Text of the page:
In 1932, one of the worst years of the Depression, Crane moved to Europe, first to Milan where he designed Italy's first skyscraper, then to London where he settled permanently. Although his reasons for leaving the United States remain unclear, Crane continued to build theaters in England and maintained his office in Detroit. Perhaps his greatest architectural challenge, and certainly his finest engineering accomplishment, resulted in 1937 in his Earl's Court Exhibition Hall, sports and amusement center. Faced with a triangular twelve-acre site above a network of railway tracks, Crane created a modern curvilinear structure with a 118-foot high arena and five exhibition halls which could be opened into one vast amphitheater seating 30,000. It also featured an Olympic-sized swimming pool which could be raised, frozen for skating, or used as a stage or playing field. All this, it Is said, was erected without stopping a single train below the construction.


During and after World War II, Crane rechanneled his efforts into industrial design while working on the rebuilding of London factories and the modernization of other British plants. He continued to visit the United States frequently to lecture, but resided in London until his death there in 1952.


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The Music Box Theater


According to one account, Sam Harris first mentioned his interest in building a theater to Irving Berlin in 1919. Berlin responded, "If you ever do, I have a great title for you." "A title for a song?" asked Harris. "No, a title for a theater, the Music Box," replied Berlin.


The following year Harris joined with Berlin to build the Music Box Theater, shortly after the termination of Harris's partnership with George M. Coh an. Harris built the Music Box Theater specifically to house Berlin's Music Box Revues. (Harris and Berlin were joined in the venture by a mutual friend, motion picture magnate Joseph Schenck, who soon after the theater's completion sold his interest to the Shubert Organization.) A site on 45th Street was purchased from the Astor Realty Co., and on September 22, 1921 the Music Box Theater opened with an extravaganza Berlin wrote especially for the new house. The property cost $400,000, the building $600,000, and more than $240,000 was spent for Hassard Short to produce and stage the first show. Theatre Magazine's reviewer obviously thought the expense well worthwhile, for he proclaimed Berlin's Music Box Revue and the Music Box theater "a wonderful new show in a superlatively beautiful new theatre.""*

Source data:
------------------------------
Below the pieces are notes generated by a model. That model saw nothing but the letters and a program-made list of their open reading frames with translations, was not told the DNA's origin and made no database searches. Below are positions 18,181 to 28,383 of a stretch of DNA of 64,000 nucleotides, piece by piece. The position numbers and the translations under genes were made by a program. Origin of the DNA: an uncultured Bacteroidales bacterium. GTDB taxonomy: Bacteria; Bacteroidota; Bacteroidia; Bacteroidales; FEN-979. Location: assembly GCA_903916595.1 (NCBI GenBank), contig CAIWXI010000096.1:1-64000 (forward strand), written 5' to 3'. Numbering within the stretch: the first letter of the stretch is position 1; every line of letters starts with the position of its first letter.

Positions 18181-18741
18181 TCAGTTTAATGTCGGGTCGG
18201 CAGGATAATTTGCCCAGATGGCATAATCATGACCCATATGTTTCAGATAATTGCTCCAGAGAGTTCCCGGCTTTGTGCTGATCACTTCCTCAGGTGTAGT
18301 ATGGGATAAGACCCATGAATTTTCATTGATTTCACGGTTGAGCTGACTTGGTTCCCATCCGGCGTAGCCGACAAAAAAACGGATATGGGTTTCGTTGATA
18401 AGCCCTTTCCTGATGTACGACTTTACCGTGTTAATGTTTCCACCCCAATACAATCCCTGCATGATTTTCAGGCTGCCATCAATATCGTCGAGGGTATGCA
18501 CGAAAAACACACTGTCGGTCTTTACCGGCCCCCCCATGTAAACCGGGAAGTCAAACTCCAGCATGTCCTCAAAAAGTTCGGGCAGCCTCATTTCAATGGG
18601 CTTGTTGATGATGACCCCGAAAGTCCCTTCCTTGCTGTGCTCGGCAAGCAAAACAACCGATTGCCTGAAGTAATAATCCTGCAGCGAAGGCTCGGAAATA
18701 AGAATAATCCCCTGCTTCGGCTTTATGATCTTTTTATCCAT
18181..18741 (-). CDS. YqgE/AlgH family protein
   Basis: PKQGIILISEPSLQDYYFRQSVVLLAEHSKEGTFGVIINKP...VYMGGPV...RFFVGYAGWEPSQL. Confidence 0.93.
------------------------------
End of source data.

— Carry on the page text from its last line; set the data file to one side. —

For another reviewer the theater and show were "the most eye-filling and appealing combination of play and playhouse that local playgoers accustomed as they are to things gorgeous theatrically -- have ever been treated to." "Say It With Music" became Berlin's theme song for the theater and for his Music Box Revues of 1921, 1922, 1923, and 1924.


The Music Box was one of the small number of theaters built in the 1920s for an individual producer, rather than for a large organization like the Shuberts or the Chanins. Harris and Berlin turned to C. Howard Crane for an unusual and individual design that would mark the theater as the home of Irving Berlin's Music Box Revues.


Crane's design for the Music Box combined Palladian and Adamesque motifs from an architectural tradition that was essentially English and neo-Georgian. Its most prominent feature was a delicate limestone Ionic


colonnade screening the gallery, with pedimented doorways and finely designed lanterns. The bays on either side were framed by double pilasters and punctuated by Palladian windows on the second level, and a single window on the third. The theater was then crowned by a mansard roof with four dormer windows and a decorative wrought-iron balustrade running the length of the 100 foot theater. As described by the contemporary architectural press: